Figure 4
K-12 Education
Major Actions Regarding 1997-98 Funds
(In Millions)
Purpose Amount
Growth in student attendance $722.0
COLAs 707.0
Expand class size reduction 717.6
Equalization and deficit reduction 555.2
Special education reform 76.7
Child development expansion 64.0
Digital high school 50.0
Buyout of one staff development day 50.0

The budget directs the remaining $1.6 billion for other purposes, including new programs and existing K-12 categorical programs. The major discretionary increases approved in the budget are as follows:

Federal Goals 2000 Funds. The budget includes the expenditure of $87.9 million in Goals 2000 funds. The budget spends these funds for a wide variety of purposes. Figure 5 (see next page) displays the largest Goals 2000 expenditures. As the figure shows, by far the largest Goals 2000 expenditure is $56 million for staff development in reading for teachers in grades kindergarten through eight.

Figure 5
Federal Goals 2000
Budget Expenditures, 1997-98
(In Millions)
K-8 staff development $56.0
Local improvement plans 15.2
Student tutoring program 5.0
Donated Computer Program 4.7
Partnerships between districts and higher education 4.0
Program evaluation 1.7

Governor's Vetoes. The Governor vetoed $203 million in 1997-98 Proposition 98 funds and $14.9 million in settle-up funds. Of these funds, $189 million in 1997-98 funds and $10.2 million in settle-up funds were "set-aside" pending an agreement with the Legislature regarding student testing. In September, the Legislature passed legislation restoring these funds. Figure 6 lists the major restorations of ongoing funds in the 1997-98 budget. The Legislature also appropriated settle-up funds for several new programs, including $5.7 million for school libraries and $3.7 million for technology projects at several school districts. The Governor has not yet taken action on these budget restorations.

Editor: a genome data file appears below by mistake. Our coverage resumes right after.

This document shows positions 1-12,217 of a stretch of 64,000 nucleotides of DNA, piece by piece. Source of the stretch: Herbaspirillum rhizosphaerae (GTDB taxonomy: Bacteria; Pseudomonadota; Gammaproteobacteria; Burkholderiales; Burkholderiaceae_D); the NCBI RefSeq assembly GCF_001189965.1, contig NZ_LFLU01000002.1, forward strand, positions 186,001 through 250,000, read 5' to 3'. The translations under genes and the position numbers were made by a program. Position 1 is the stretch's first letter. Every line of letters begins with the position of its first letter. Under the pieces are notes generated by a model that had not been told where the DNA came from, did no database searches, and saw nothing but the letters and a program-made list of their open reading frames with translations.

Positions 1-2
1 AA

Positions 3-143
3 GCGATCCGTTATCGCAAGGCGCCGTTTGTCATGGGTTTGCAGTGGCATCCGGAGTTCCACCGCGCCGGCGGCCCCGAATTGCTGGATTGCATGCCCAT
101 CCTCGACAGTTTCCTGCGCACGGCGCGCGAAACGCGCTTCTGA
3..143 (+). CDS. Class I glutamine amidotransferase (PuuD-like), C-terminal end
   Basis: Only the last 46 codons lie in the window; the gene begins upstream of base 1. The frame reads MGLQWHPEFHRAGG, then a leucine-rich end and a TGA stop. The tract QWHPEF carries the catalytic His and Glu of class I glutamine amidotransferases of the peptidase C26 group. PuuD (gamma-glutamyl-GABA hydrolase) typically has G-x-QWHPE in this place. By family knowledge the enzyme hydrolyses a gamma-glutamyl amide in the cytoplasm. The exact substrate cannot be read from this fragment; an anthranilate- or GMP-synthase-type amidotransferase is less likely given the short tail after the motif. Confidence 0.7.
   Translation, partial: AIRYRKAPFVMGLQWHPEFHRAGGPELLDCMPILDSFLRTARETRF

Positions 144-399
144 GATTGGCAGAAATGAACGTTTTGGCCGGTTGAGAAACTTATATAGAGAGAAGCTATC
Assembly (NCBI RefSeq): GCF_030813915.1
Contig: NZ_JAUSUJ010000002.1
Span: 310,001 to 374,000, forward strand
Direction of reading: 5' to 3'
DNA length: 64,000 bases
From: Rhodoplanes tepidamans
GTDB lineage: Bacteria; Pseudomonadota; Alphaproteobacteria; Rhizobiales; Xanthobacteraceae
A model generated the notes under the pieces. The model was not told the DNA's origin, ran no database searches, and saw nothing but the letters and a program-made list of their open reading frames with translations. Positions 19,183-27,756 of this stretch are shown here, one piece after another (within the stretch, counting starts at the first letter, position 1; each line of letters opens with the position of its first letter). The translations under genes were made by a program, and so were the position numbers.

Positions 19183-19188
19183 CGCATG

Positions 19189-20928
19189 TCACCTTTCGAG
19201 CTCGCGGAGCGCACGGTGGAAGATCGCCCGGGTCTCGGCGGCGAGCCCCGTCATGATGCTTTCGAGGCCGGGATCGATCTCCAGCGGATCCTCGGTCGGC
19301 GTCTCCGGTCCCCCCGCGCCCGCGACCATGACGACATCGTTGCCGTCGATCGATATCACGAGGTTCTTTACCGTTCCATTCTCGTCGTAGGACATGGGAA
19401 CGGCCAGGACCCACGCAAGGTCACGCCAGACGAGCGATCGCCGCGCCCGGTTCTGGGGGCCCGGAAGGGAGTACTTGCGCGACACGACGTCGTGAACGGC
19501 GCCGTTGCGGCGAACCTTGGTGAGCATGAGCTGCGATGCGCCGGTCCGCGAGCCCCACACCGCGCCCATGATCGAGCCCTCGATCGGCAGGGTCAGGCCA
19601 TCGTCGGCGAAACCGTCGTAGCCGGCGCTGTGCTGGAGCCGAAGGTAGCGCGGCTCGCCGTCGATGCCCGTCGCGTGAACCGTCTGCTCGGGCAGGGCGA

Figure 6
Previously Vetoed Funds
Restored to the 1997-98 Budgeta
(In Millions)
Mega Item growth and COLA $123.0
Pupil assessments 31.2
Adult Education COLA 12.2
a Contained in AB 1188 (Lempert), AB 1571 (Ducheny), and AB 1587 (Committee on Budget).

Higher Education

Figure 7 shows the change in funding for each major segment of higher education for 1997-98 from selected fund sources. Figure 8 (see next page) shows for each segment spending per full-time-equivalent student over the past 25 years. (It includes expenditures from General Fund, local property tax, lottery fund, and student-fee revenues.) After adjusting for the effects of inflation, expenditures from these sources will be $4,377 more per student (31 percent) for the University of California (UC), $2,796 more per student (43 percent) for the California State University (CSU), and $544 more per student (16 percent) for the California community colleges (CCC) than in 1972-73.

Figure 7
Higher Education Budget Summary
Selected Funding Sources
Change from 1996-97 to 1997-98
(Dollars in Millions)
Change From 1996-97b